Your symptoms and family history will give some indication of whether it takes only one faulty copy of a gene to cause your sight loss, or whether both copies have to be faulty. This in turn dictates the chances of your children inheriting the condition.
Understanding your family’s inheritance pattern is not the same as having a genetic diagnosis, although it is not always possible to confirm the inheritance pattern in a family without a genetic test.
The risk to children is often one of the most important issues for families affected by inherited sight loss conditions. The way in which a genetic condition is passed down through the generations is often called the inheritance pattern. For example, in some families, the condition might appear at least once in every generation. In others, it might appear to crop up out of the blue, but it has still been caused by an inherited genetic fault.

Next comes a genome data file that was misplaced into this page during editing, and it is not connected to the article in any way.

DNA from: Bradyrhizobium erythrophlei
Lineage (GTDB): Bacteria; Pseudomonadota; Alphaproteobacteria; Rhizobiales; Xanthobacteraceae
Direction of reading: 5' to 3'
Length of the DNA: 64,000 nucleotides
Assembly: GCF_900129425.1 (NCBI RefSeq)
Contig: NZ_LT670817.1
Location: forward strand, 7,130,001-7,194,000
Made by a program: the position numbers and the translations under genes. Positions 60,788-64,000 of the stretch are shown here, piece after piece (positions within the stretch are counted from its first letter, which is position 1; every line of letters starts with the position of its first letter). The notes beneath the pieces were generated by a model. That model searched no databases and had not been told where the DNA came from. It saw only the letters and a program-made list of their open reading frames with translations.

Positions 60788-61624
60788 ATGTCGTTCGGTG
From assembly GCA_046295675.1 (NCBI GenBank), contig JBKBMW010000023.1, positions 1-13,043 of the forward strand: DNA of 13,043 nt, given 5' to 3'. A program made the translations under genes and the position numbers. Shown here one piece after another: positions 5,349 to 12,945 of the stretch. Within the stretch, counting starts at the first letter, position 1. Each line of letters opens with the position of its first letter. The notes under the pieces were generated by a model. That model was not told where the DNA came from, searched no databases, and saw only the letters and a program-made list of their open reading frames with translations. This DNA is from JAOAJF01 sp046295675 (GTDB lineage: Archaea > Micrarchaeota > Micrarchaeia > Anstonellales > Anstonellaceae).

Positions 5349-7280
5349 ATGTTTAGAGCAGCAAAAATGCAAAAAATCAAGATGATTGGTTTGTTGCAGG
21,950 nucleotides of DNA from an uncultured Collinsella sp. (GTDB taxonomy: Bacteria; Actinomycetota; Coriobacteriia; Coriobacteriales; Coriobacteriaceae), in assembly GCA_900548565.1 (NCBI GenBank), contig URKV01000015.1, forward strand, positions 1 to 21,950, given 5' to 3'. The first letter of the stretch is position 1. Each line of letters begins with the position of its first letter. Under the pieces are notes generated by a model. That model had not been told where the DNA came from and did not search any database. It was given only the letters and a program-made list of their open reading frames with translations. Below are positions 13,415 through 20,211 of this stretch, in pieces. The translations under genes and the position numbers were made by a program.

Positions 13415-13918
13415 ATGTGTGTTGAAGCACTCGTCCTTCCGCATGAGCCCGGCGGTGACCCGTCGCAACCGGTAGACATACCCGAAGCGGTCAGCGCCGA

Why genes matter explained that we all have two copies of each gene. The inheritance pattern mostly depends on whether it takes only one faulty copy of a gene to cause sight loss, or whether both copies have to be faulty. Inherited retinal conditions can result from either one faulty gene copy or two, depending on which genetic mutation is involved and what its knock-on effects are, so different affected families can experience different inheritance patterns.